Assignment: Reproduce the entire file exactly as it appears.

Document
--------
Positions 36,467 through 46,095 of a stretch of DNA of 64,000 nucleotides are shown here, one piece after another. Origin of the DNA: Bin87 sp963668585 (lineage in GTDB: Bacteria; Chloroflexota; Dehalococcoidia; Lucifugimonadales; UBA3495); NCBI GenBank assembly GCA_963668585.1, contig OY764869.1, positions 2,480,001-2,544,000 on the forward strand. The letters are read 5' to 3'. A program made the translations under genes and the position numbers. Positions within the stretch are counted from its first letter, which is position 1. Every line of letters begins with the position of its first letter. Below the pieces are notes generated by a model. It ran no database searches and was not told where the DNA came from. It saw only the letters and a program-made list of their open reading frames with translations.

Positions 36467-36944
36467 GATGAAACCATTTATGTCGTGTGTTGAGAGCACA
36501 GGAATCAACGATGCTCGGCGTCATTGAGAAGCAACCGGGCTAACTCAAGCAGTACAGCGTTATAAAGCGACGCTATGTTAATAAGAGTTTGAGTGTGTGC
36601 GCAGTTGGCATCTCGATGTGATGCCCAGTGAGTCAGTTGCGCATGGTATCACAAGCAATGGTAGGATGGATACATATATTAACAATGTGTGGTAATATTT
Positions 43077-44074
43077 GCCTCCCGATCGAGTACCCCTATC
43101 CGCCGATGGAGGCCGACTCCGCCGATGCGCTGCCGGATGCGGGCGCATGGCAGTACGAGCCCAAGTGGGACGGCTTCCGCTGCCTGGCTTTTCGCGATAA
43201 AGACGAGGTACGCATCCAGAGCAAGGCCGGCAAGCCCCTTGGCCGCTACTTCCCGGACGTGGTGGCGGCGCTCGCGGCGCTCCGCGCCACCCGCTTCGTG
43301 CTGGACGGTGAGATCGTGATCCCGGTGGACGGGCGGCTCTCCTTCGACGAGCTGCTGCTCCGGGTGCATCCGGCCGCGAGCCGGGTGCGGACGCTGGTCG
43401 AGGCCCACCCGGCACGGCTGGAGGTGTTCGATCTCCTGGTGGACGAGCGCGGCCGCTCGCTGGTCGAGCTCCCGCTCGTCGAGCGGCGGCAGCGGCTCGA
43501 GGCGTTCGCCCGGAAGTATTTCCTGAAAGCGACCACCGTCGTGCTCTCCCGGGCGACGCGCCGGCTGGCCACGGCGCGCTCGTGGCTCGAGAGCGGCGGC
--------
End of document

Positions 36,467 through 46,095 of a stretch of DNA of 64,000 nucleotides are shown here, one piece after another. Origin of the DNA: Bin87 sp963668585 (lineage in GTDB: Bacteria; Chloroflexota; Dehalococcoidia; Lucifugimonadales; UBA3495); NCBI GenBank assembly GCA_963668585.1, contig OY764869.1, positions 2,480,001-2,544,000 on the forward strand. The letters are read 5' to 3'. A program made the translations under genes and the position numbers. Positions within the stretch are counted from its first letter, which is position 1. Every line of letters begins with the position of its first letter. Below the pieces are notes generated by a model. It ran no database searches and was not told where the DNA came from. It saw only the letters and a program-made list of their open reading frames with translations.

Positions 36467-36944
36467 GATGAAACCATTTATGTCGTGTGTTGAGAGCACA
36501 GGAATCAACGATGCTCGGCGTCATTGAGAAGCAACCGGGCTAACTCAAGCAGTACAGCGTTATAAAGCGACGCTATGTTAATAAGAGTTTGAGTGTGTGC
36601 GCAGTTGGCATCTCGATGTGATGCCCAGTGAGTCAGTTGCGCATGGTATCACAAGCAATGGTAGGATGGATACATATATTAACAATGTGTGGTAATATTT
Positions 43077-44074
43077 GCCTCCCGATCGAGTACCCCTATC
43101 CGCCGATGGAGGCCGACTCCGCCGATGCGCTGCCGGATGCGGGCGCATGGCAGTACGAGCCCAAGTGGGACGGCTTCCGCTGCCTGGCTTTTCGCGATAA
43201 AGACGAGGTACGCATCCAGAGCAAGGCCGGCAAGCCCCTTGGCCGCTACTTCCCGGACGTGGTGGCGGCGCTCGCGGCGCTCCGCGCCACCCGCTTCGTG
43301 CTGGACGGTGAGATCGTGATCCCGGTGGACGGGCGGCTCTCCTTCGACGAGCTGCTGCTCCGGGTGCATCCGGCCGCGAGCCGGGTGCGGACGCTGGTCG
43401 AGGCCCACCCGGCACGGCTGGAGGTGTTCGATCTCCTGGTGGACGAGCGCGGCCGCTCGCTGGTCGAGCTCCCGCTCGTCGAGCGGCGGCAGCGGCTCGA
43501 GGCGTTCGCCCGGAAGTATTTCCTGAAAGCGACCACCGTCGTGCTCTCCCGGGCGACGCGCCGGCTGGCCACGGCGCGCTCGTGGCTCGAGAGCGGCGGC